BEIRUT - Secretary of State John Kerry began an unannounced trip to Lebanon Wednesday, aiming to bring a message of U.S. support as the country struggles with an influx of Syrian refugees and a domestic political stalemate.
Kerry arrived in Beirut to meet with Lebanese officials and others as they deal with both the fallout from the conflict in Syria and a seemingly intractable dispute over who will become the next Lebanese president.
He is expected to announce another $290 million in aid for United Nations agencies working on the Syrian refugee issue throughout the region.
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Lebanon, home to 4.5 million people, is struggling to cope with the presence of more than a million Syrian and Palestinian refugees in desperate need of housing, education and medical care.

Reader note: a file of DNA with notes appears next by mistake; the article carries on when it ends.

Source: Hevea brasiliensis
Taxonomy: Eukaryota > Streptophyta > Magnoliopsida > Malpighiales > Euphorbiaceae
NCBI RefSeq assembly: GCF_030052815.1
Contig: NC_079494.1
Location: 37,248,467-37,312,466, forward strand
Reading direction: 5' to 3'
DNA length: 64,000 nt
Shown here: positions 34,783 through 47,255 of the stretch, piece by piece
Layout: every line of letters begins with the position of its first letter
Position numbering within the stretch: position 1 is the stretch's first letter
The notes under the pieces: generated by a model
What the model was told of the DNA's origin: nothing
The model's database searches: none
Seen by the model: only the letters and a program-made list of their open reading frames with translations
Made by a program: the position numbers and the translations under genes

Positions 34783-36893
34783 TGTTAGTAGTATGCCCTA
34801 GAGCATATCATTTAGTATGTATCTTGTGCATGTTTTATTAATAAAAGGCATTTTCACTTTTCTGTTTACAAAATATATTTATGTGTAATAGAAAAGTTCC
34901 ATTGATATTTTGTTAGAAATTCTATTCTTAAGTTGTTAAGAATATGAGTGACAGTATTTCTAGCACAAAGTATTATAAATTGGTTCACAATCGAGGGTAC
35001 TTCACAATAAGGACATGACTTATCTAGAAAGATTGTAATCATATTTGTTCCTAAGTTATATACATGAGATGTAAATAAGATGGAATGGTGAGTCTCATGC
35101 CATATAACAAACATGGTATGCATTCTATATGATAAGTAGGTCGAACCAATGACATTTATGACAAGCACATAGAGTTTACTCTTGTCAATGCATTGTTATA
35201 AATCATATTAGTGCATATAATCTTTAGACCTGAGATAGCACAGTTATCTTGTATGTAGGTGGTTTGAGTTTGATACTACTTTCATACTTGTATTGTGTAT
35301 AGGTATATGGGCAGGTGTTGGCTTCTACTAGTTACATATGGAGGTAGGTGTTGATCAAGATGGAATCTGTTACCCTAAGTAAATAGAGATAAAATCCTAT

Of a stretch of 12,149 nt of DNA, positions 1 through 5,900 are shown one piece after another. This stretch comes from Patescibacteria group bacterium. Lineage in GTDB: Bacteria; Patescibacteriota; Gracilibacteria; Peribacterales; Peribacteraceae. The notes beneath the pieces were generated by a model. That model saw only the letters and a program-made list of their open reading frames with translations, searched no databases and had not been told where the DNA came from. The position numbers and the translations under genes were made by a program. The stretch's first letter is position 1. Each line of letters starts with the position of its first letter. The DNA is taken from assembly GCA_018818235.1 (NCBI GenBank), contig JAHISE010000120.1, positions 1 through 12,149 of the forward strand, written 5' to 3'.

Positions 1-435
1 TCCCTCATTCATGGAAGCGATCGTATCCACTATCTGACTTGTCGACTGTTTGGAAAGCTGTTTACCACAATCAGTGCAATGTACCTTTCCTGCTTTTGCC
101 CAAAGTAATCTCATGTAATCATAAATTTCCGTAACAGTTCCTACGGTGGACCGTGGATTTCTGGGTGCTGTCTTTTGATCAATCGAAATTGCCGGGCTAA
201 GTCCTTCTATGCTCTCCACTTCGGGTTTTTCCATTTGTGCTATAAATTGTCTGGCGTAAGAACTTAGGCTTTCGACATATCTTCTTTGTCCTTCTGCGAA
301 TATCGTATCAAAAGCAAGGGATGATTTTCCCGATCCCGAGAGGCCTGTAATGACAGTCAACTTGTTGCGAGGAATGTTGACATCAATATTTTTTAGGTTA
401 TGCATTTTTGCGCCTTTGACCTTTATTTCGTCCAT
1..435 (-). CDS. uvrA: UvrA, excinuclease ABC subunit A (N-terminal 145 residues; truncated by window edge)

A senior U.S. official traveling with Kerry said that in addition to discussing the refugee issue with Lebanese officials, including Prime Minister Tammam Salam and Parliament Speaker Nabih Berri, the secretary would also press them to deal with the political crisis that has left the country without a president since last month.
Lebanon requires a "fully functioning" presidency in order to cope with tremendous challenges it faces, the official said, adding that although Washington has no favored candidate, the U.S. would like to see a new president in office as soon as possible.
Kerry is the first secretary of state to visit Lebanon in five years; Hillary Clinton traveled there in April 2009.
The Lebanese are deeply split over the civil war in neighboring Syria and have lined up behind opposing sides in that conflict. Those deep divisions are among the reasons for the lack of agreement on a consensus candidate for the country's next president.
Under Lebanon's power-sharing system, the president must be a Maronite Christian, the prime minister a Sunni Muslim and the parliament speaker a Shiite Muslim. For a parliament to elect the president, a two-thirds quorum — or 85 of the legislature's 128 members — is needed, but none of the sessions to choose Suleiman's successor met that requirement.
The Associated Press